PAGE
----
With some of my other reading plans for 2016 either already in progress (at least in my head) or set for later in the year, now seems as good a time as any to solicit your company for Mexicanos perdidos en México [Mexicans Lost in Mexico] (2016)--a Mexican history and literature binge reading event set to take place between now and May 15th. Interested in joining me? Unlike those stupid reading challenges you can read about elsewhere, all you have to do to participate in this event--not a challenge--is to read & write about one or more pieces of Mexican fiction/nonfiction/etc. during the duration of the event and then let me know about it so I can link to your reviews at the end of each month. Again unlike a reading challenge, there are no silly levels of participation for this extravaganza: you're either in or you're out--i.e. a Mexican or a gringo if you will! A few orders of business. For everything except nonfiction, only Mexican authors qualify--no books set in Mexico but written by non-Mexicans. Two notable exceptions: Roberto Bolaño's Los detectives salvajes [The Savage Detectives] and 2666, truly Mexican novels to my way of thinking, will both count since Bolaño actually lived in Mexico for many years and Los detectives salvajes supplied the name for this event (i.e I ripped it off in a moment of kleptomaniacal inspiration). For nonfiction, any book about Mexico or Mexicans will count. Why Mexico? Why not? For me, though, the main reasons I'm looking forward to this is that a) there are an awful lot of "new" Mexican writers--Álvaro Enrigue, Valeria Luiselli, and Tryno Maldonado among others (photo below and at the top of the blog)--that I'm looking forward to sampling as well as the "old" favorites that I'd like to return to and b) I'd also really like to get to Daniel Sada's 1999 Porque parece mentira la verdad nunca se sabe this year. Anyway, it'd be great to have your company. Failing that, it'd be almost as cool to have your recommendation re: the last great book from/on Mexico that you've read (mine: Yuri Herrera's Señales que precederán al fin del mundo [Signs Preceding the End of theWorld]).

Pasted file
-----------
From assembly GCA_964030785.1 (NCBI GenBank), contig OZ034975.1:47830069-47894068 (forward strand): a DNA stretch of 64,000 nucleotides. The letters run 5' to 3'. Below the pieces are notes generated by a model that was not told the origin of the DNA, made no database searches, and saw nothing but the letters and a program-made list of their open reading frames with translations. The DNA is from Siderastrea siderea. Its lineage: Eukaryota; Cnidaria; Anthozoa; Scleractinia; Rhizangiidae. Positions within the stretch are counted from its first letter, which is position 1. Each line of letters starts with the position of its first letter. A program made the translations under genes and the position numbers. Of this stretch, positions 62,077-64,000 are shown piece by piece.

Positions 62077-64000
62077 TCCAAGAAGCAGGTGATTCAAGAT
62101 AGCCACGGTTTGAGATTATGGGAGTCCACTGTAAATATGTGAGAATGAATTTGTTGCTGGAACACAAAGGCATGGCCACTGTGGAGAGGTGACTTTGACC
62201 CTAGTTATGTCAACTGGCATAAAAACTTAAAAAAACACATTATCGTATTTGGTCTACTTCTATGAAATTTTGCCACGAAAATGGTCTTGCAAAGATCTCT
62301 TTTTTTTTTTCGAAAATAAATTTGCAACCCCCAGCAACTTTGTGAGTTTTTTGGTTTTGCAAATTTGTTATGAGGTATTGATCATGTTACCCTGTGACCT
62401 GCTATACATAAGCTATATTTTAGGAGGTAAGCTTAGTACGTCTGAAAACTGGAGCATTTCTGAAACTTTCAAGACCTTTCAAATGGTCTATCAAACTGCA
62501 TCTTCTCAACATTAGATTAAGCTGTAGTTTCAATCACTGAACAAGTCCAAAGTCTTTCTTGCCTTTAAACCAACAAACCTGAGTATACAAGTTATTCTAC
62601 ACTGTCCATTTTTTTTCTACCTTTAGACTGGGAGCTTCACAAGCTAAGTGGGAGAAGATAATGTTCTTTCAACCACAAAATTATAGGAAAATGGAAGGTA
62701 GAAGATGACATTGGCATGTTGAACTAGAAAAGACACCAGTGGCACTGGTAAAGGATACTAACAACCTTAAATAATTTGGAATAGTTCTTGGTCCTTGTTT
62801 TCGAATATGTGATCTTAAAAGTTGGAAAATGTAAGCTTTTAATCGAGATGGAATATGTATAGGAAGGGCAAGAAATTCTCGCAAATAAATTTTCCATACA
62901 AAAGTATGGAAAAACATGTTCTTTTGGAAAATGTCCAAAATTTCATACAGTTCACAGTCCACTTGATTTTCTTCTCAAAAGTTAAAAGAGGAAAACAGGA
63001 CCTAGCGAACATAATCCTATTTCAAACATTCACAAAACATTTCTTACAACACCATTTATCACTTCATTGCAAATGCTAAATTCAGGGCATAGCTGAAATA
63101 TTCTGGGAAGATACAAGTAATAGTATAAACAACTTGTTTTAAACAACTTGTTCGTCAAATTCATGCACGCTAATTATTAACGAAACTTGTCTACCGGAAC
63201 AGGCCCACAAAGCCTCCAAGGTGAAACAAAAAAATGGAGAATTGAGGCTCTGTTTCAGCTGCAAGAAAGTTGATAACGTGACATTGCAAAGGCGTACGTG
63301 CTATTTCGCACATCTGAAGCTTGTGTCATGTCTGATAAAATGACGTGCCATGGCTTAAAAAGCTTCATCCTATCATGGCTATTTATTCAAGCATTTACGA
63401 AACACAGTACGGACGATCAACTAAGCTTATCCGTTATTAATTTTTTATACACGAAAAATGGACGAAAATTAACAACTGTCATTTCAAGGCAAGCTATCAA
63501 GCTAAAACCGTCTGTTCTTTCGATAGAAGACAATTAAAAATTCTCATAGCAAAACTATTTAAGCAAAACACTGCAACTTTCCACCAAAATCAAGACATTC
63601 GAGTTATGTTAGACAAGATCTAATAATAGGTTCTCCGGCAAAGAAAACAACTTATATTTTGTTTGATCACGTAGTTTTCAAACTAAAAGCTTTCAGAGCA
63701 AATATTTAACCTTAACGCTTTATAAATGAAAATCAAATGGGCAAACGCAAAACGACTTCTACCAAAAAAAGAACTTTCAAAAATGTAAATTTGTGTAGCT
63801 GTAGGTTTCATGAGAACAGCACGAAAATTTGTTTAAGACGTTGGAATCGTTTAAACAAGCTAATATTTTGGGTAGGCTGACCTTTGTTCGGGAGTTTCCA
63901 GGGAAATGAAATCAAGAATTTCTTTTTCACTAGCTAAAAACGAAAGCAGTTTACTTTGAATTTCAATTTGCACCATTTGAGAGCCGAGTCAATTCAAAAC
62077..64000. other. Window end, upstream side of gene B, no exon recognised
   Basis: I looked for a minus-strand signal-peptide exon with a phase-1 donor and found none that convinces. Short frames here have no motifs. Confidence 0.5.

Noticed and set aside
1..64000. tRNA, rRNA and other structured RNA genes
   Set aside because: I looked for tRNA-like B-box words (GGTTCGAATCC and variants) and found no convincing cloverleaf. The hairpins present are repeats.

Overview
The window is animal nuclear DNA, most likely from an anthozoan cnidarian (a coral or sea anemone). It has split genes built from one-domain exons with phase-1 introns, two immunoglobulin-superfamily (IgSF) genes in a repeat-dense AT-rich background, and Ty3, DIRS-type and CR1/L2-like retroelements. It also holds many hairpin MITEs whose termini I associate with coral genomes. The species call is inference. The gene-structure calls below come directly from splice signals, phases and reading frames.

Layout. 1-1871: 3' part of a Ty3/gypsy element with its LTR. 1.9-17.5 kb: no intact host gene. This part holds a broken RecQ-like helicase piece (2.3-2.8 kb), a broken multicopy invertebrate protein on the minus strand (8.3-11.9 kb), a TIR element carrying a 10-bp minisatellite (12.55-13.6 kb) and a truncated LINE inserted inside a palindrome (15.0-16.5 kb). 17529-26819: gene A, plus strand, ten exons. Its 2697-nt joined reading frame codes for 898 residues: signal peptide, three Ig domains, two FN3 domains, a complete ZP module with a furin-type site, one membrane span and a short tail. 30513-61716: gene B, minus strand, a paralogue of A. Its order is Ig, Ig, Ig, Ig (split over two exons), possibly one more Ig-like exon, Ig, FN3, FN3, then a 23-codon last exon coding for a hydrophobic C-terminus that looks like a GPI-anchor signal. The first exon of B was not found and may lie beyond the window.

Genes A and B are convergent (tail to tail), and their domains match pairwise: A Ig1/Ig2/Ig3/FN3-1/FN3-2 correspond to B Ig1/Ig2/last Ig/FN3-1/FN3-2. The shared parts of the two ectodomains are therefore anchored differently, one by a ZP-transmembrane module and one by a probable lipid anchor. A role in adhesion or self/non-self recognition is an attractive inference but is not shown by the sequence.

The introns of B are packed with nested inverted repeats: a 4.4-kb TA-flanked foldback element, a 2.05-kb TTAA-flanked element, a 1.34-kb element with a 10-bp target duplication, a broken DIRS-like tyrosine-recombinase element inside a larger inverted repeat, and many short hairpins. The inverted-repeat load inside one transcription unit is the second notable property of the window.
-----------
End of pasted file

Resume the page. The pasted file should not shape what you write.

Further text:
Álvaro Enrigue, Valeria Luiselli & Tryno Maldonado--they look like a rockabilly band!